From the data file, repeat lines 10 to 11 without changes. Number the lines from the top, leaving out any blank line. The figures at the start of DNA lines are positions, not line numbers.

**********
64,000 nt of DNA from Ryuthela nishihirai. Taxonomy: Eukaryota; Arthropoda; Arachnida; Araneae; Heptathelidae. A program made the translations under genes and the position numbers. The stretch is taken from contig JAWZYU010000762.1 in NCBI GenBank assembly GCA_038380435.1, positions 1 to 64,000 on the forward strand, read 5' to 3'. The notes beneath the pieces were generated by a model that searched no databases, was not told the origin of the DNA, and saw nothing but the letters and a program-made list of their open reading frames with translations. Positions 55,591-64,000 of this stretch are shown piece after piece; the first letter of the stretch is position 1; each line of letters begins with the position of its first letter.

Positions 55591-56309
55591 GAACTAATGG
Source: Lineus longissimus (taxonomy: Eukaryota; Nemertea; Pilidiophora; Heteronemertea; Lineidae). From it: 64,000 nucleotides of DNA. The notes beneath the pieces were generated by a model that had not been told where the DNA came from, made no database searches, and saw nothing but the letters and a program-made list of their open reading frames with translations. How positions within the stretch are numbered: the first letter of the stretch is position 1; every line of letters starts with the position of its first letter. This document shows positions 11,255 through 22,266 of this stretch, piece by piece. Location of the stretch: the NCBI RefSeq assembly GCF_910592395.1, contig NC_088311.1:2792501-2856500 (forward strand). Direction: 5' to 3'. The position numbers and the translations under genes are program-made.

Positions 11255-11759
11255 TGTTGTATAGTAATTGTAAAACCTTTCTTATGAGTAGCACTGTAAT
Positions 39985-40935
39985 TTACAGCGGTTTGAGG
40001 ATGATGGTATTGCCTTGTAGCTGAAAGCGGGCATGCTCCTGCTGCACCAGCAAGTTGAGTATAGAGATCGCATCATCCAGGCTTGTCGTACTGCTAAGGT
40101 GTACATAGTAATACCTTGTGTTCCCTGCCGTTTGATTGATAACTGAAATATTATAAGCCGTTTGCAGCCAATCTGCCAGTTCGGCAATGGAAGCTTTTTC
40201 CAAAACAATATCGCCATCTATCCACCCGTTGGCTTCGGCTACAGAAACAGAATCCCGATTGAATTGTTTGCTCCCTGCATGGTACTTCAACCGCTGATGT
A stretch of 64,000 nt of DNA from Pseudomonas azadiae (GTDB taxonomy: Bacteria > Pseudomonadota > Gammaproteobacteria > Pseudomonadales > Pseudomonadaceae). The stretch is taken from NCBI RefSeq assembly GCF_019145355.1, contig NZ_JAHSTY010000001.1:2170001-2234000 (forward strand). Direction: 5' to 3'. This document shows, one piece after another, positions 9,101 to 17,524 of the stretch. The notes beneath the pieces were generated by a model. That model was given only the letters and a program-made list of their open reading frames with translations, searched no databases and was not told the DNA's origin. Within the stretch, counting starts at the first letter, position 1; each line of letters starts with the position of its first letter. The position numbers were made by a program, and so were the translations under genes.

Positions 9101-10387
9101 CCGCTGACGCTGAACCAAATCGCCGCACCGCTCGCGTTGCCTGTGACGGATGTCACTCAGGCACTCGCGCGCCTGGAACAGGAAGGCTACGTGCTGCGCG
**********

40101 GTACATAGTAATACCTTGTGTTCCCTGCCGTTTGATTGATAACTGAAATATTATAAGCCGTTTGCAGCCAATCTGCCAGTTCGGCAATGGAAGCTTTTTC
40201 CAAAACAATATCGCCATCTATCCACCCGTTGGCTTCGGCTACAGAAACAGAATCCCGATTGAATTGTTTGCTCCCTGCATGGTACTTCAACCGCTGATGT